My Dad’s Experience

All writers in Op Ed are here to inform and acknowledge issues of importance to our communities, however these writings represent the views and opinions of the authors and not necessarily of The Advertiser. 

Sigrid Fowler

My father’s whole career was with the U.S. Forest Service and he loved it–almost as much as he loved the Presbyterian Church. That he was a follower of Jesus Christ was clear to me though he never said much about his personal faith. He served as an elder and Clerk of the Session in the small church we belonged to in Crockett, Texas, where we lived till I was eighteen. As my high school Sunday school teacher, my dad taught me the Bible. The class was mostly boys, and I was mortified when the voice we were listening to would begin to break. Some detail of the lesson had moved my dad almost to tears. One Sunday, he was delighted to tell my mother and me that he could name of the kings of Israel. Having been through that exercise myself in a later academic context, I now appreciate what a challenge it was. My dad was justified in feeling a sense accomplishment.

My mother called him “a man of few words” and she was right. He didn’t talk much about his personal views or feelings, but every night at supper, he would report to my mother what he did that day out in the Davey Crockett National Forest. I was listening too, and these suppertime conversations are still with me. Once he described a forest fire that raged through the treetops, even crossing a highway. I couldn’t image what it was like.

As I grew older, I became aware of my father’s rock-solid integrity–honesty, truthfulness, dependability. He was a good man, and etched in my memory are his occasional descriptions of divine help in some problem. 

 One Sunday morning, as usual, my mother, father, and I were sitting with the choir, doing our bit to keep the soprano, tenor, and alto sections going. The service was well underway when the telephone in the pastor’s study down the hall began ringing and ringing. It was ignored at first, but the persistent sound finally had to be dealt with. Someone went to the telephone then made his way back to the worship service–to the choir loft first. My dad was the person who was wanted. The woods were on fire, and the situation was serious enough to call the ranger out of Sunday morning worship. The fact that the desperate person on the phone knew he’d find my father in church speaks volumes to me about his faith. My dad’s relationship with the Lord was public knowledge, so clearly understood that this fire fighter knew exactly where to find Ranger Hanson at that hour on a Sunday. 

I don’t remember what my mother and I did, but someone would have taken us home after the service. My dad had already left for the house–to put aside his Sunday clothes, get into fire-fighting gear, start his Forest Service pickup, and head out toward the crisis. He could anticipate a half-hour drive, maybe more, and unfortunately, he also knew what to expect when he reached his destination.

We didn’t see my father for several days. When he came home, the smell of wood smoke came in with him.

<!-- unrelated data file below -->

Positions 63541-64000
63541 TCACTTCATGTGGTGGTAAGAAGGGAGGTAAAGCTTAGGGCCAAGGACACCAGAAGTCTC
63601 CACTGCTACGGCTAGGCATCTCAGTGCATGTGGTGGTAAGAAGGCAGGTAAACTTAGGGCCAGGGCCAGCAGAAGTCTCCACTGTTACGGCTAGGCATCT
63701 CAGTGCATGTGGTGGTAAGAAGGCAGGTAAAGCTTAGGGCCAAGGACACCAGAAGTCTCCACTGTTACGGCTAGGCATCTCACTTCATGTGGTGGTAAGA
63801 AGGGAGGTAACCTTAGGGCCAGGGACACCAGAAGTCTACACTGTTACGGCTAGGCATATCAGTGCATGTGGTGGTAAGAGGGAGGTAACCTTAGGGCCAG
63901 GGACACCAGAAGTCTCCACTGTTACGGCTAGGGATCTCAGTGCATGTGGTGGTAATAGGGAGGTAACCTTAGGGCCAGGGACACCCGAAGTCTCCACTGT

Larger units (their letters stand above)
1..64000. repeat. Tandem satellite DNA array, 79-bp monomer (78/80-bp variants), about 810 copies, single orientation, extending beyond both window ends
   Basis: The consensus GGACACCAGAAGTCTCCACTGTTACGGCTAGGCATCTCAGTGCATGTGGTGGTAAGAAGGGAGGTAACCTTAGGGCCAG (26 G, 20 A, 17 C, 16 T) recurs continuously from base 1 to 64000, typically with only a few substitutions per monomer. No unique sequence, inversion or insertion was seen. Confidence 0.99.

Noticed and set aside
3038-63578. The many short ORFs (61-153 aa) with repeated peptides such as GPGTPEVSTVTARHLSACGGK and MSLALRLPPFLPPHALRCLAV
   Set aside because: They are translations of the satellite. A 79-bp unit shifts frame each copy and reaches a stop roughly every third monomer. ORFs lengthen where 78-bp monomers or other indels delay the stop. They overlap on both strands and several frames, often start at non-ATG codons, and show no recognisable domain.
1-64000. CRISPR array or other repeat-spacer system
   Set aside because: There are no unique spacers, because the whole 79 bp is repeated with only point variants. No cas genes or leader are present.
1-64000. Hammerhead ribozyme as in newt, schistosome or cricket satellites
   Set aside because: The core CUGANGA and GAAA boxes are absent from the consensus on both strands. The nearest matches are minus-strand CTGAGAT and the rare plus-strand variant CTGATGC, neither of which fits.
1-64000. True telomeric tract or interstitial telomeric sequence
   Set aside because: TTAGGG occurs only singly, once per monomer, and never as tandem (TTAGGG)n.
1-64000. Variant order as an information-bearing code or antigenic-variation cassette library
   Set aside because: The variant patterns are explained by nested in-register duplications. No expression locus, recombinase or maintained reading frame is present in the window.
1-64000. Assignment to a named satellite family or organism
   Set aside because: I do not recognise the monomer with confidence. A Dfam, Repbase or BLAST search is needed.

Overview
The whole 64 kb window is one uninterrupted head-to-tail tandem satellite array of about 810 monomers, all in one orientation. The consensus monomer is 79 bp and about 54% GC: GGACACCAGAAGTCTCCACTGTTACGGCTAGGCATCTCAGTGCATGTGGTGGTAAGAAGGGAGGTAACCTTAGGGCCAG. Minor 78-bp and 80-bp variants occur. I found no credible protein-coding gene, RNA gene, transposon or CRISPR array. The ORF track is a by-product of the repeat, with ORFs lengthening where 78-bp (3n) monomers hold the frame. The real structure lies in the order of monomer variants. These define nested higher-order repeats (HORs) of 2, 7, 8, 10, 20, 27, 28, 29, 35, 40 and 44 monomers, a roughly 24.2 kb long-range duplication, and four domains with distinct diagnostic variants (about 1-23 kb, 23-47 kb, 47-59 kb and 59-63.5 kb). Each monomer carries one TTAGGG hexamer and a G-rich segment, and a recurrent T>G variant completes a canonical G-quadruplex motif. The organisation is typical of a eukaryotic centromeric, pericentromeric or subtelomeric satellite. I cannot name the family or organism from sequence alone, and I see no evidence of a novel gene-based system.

We surmised that no one was hurt, that the fire had been dealt with. When he told us about it, my dad was characteristically brief, but I remember sensing his desperation in the face of a deteriorating situation. That detail of his story has stayed with me. Somehow he conveyed to us in a few syllables, no more than a sentence or two, that everything was spinning out of control. Things were beyond desperation.

What he did was pray, and that was the moment things changed. 

Perhaps my dad’s succinctness gave the account more weight. The drama and seriousness of the situation were already clear to me. That persistent telephone might still have been jangling in my ears, and the smell of wood smoke engaged my mother and me on yet another level. But the inescapable takeaway was my dad’s conviction that the Lord had answered him when he prayed. From that moment, the crisis began to abate, he insisted.

I never knew exactly how it happened. Did rain come? Did the wind die down? Did his men suddenly think of more effective ways to battle the fire? I don’t know. What I’m sure of even now is that when he described the moment, my father was absolute. The Lord had answered, he had helped him. 

To be present, to hear this story and the outcome still seems to me a kind of gift, a sense of that firm foundation the old hymn celebrates.

When he was fighting the fire, did my father think about King David and his moments of desperation? Perhaps. In fact, King David would add to the Psalter more high praise for deliverance in trouble, more celebration of the Lord, than anyone else, and David wasn’t a man of few words! Often the “sweet singer of Israel” cried out to the LORD: “Hear my cry, O God; / Attend to my prayer. / From the ends of the earth I will cry to you, / When my heart is overwhelmed; / Lead me to the rock that is higher than I. / For you have been a shelter for me, / A strong tower from the enemy. / I will abide in your tabernacle forever; / I will trust in the shadow of your wings / For you, O God, have heard my vows. / You have given me the heritage of those who fear your name” (Ps 61: 1-5 NKJV and below). Again, “In God is my salvation and my glory; The rock of my strength, / And my refuge is in God. / Trust in him at all times, O people; Pour out your heart before him; God is a refuge for us” (Ps 62: 7-7). My dad didn’t say anything about David–or Isaiah, but maybe he remembered these words: “Fear not, for I have redeemed you; / I have called you by your name; / You are mine. / When you pass through the waters, I will be with you; / And through the rivers, they shall not overflow you. / When you walk through the fire, / you shall not be burned. / Nor shall the flame scorch you. / For I am the LORD your God, / The Holy One of Israel your Savior” (Isa 43:1b-3a).